Anthony Albanese has given his backing to an election promise from Scott Morrison to provide tax incentives to downsizers, but said it was a “modest” proposal and much more would be needed to tackle housing affordability.
The Opposition Leader said the suggestion by the Government was a “sensible” one, but there needed to be bigger investment in social housing, emergency housing for domestic violence victims and helping lower- and middle-income earners into the market.
The PM announced his new policy to encourage older Australians to downsize ahead of the Liberal party’s official campaign launch in Brisbane on Sunday.
Under the new policy, Australians over the age of 55 who downsize their property will be allowed to invest up to $300,000, per person, into their superannuation.
Currently, this benefit is only available to those over the age of 65.
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Mr Albanese said he would back the idea in an interview with ABC’s Insiders program.
“We will (back it), this is a modest announcement to extend a downsizing program, we’ve supported that program up to now. But we support a comprehensive plan on housing,” he said.
“We need more investment in public and social housing through our Housing Australia Future Fund. We need to do more about emergency housing. Last night and tonight, like every night, women and children escaping domestic violence will be turned away from shelters.”
“We need to do more in that area. We also have our help-to-buy scheme which is about low- and middle-income earners getting a foot in the door of housing”
“ I know through my own personal experience how important a secure roof over your head is. We want to make sure that Australians have every opportunity to do that.”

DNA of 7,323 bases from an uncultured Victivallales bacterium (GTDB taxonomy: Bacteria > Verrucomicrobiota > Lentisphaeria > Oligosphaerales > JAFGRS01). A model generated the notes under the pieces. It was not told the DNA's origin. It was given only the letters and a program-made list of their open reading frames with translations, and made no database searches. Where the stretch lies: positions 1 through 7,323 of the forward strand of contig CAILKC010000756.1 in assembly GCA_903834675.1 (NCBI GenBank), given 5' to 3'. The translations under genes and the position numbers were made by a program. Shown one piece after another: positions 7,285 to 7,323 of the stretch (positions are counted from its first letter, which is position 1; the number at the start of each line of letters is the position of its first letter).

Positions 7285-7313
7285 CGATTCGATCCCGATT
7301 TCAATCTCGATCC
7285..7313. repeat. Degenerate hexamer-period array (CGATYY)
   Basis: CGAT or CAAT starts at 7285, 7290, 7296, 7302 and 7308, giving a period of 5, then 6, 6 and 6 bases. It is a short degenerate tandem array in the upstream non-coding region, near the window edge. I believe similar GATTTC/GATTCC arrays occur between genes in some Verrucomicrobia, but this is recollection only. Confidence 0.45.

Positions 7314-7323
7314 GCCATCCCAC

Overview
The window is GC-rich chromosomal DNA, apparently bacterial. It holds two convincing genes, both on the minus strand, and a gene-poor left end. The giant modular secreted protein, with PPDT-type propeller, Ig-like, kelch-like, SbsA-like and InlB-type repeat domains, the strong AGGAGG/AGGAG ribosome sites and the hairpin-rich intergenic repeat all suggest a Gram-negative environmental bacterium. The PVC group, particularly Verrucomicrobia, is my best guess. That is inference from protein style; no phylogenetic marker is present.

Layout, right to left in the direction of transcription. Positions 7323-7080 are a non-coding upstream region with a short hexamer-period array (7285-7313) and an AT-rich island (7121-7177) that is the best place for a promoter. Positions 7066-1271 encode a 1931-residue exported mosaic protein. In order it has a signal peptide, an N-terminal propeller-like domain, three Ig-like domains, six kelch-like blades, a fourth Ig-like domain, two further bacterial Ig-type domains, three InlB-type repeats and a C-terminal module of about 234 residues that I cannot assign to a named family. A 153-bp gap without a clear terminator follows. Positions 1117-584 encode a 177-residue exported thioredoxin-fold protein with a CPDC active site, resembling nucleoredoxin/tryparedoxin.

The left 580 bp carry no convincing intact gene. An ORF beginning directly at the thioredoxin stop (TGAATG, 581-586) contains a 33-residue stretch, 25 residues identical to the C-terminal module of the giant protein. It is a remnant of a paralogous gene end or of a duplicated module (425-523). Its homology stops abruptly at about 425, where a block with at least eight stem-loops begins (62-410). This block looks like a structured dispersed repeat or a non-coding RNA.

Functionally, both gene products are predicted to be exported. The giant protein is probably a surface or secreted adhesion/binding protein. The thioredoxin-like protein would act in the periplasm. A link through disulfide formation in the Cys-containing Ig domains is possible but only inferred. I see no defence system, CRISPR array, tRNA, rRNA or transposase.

Mr Albanese was also asked about his calls for a lift to the minimum wage of $20.33 by an extra $1 per hour.
He argued that because inflation was rising an increase would simply mean low-paid workers were not taking a pay cut in real terms.
“They are the heroes of the pandemic – they are cleaners, people who kept the economy going. We can’t just say thank you and take a real wage cut,” he said.
He said community centres that used to help homeless people were now providing to supports to people he called “the working poor”.
“They used to be prepared for the homeless, prepare who were really doing it tough. Now they are being prepared for the working poor. We need to recognise that people are doing it tough, we need to acknowledge it and not leave people,” he said.
He said if elected Labor would be fiscally responsible and would prioritise investing money in areas like cheaper childcare.
“We need to be fiscally responsible, which is why we’ve been very careful about our commitments,” he said.
“We’re prioritising investment in areas that grow productivity, that grow the economy. So areas like cheaper childcare, for example, for every dollar invested, produces $2 return to the economy at least.”
Appearing on the program minutes after Mr Albanese, Treasurer Josh Frydenberg complained Labor was “copying” his policies calling him a “mini-me”.
“I see yet again, Anthony Albanese, another “mini-me”, he copied us on deeming rates, supporting people with diabetes, changes around the concession cards for seniors, copied us on PBS co-contributions coming down, now he’s copying us on this.,” Mr Frydenberg said.
“This guy doesn’t have an idea of his own. What he is seeking to do, if he gets into governments to have a budget after the election but not telling the Australian community what will be in that budget before the election. That’s not right.”